vol 3, by David M. Kessner, Carolyn Kalk Snow, and James Singer, 231 pp, Institute of Medicine, National Academy of Sciences, 1974.
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This, the third volume in a series, Contrasts in Health Status, from the Institute of Medicine of the National Academy of Sciences, reports the results of field testing methodology set forth in volume 2, A Strategy for Evaluating Health Services. In addition to testing the methodology, it describes social, demographic, and health status profiles of the families and children studied and presents organizational, educational, and attitudinal information on the physicians providing services. Three tracer conditions are studied for their ability to highlight the medical care processes of prevention, screening, evaluation, management, and follow-up. These conditions are middle ear infection (and hearing loss), vision defects, and "iron deficiency" anemia. This tracer method was designed in 1969 to assess how various types of organizations delivered ambulatory services to a cross section of the population. The authors of the study are careful to note that the findings involve a single city (Washington, DC)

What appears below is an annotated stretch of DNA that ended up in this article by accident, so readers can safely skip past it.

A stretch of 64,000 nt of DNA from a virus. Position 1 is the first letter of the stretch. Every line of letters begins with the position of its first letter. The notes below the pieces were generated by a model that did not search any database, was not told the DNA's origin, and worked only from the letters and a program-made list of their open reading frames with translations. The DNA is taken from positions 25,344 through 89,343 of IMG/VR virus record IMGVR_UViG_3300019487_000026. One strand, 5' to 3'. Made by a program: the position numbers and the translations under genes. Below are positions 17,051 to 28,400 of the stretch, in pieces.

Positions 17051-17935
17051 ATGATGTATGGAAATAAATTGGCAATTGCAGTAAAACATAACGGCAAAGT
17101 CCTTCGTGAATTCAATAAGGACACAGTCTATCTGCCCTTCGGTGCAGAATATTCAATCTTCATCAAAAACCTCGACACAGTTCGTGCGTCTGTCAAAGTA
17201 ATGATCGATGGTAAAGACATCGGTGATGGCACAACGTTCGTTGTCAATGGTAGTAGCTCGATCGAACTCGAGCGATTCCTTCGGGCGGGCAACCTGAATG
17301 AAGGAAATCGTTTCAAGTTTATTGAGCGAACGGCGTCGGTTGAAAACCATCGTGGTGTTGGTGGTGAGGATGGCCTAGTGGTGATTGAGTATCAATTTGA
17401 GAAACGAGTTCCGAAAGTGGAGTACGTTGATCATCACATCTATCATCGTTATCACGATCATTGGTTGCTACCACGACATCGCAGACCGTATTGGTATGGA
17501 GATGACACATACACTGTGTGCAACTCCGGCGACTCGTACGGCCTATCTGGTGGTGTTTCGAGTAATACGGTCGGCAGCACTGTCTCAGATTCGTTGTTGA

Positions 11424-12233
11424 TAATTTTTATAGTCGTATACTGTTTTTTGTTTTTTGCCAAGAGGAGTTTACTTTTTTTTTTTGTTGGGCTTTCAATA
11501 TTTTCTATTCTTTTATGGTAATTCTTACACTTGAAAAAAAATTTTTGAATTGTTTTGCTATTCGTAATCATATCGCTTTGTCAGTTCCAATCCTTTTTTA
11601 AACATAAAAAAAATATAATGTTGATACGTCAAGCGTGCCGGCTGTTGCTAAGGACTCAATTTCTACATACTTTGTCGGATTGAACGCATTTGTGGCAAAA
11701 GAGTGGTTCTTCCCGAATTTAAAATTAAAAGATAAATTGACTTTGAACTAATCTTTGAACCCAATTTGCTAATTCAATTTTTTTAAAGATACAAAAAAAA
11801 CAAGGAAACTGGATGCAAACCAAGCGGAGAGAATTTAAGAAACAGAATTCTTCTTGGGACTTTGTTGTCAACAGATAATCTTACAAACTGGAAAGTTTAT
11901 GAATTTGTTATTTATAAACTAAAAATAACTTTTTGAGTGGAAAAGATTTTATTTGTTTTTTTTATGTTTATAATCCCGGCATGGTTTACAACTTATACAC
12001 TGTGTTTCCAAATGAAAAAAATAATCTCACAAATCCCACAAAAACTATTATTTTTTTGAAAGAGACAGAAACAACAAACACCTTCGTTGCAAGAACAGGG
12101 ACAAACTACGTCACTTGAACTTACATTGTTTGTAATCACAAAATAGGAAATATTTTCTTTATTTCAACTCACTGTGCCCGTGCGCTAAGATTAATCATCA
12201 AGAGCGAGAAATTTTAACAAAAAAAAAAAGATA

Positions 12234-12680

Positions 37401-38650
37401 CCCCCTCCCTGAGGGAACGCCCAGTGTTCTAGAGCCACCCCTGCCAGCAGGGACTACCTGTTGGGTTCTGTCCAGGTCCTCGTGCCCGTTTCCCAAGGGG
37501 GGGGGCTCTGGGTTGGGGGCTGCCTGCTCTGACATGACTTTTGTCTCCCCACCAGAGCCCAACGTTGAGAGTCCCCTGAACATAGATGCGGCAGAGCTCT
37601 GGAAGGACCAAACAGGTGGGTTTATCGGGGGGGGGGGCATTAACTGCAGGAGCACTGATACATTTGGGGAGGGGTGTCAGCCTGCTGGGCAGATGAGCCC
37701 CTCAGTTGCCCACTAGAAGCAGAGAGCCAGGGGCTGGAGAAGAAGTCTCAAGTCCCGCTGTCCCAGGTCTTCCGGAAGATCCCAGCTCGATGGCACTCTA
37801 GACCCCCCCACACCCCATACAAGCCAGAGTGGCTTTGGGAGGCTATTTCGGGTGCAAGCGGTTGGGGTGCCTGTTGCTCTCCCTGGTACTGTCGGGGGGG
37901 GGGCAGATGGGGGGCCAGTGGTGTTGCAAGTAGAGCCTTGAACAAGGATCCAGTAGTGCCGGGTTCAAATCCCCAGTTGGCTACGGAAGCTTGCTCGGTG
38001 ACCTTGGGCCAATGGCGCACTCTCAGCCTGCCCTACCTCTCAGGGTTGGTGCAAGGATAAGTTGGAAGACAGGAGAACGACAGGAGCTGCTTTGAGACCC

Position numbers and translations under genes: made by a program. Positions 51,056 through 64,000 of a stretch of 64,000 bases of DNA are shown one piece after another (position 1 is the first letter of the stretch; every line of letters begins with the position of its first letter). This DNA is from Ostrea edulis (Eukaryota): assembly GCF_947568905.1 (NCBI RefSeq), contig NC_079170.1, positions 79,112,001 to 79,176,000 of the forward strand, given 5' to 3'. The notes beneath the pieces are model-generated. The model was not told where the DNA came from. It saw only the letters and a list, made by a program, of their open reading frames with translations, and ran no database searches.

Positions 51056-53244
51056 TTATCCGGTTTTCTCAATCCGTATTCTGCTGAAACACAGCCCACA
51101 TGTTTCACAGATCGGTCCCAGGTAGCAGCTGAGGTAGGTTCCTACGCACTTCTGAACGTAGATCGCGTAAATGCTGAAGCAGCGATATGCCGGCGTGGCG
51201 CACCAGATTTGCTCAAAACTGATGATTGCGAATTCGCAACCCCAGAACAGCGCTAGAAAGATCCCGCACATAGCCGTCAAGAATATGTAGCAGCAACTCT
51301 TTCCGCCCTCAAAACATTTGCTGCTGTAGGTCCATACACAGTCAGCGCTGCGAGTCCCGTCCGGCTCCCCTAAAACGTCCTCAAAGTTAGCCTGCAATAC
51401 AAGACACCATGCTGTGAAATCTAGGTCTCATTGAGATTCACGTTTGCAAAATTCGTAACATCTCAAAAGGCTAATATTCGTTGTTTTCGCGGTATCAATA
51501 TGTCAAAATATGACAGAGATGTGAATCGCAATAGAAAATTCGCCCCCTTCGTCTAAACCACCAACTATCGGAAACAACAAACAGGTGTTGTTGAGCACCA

ROSENBLOOM AL. Assessment of Medical Care for Children: Contrasts in Health Status. Am J Dis Child. 1974;128(6):894-895. doi:10.1001/archpedi.1974.02110310142036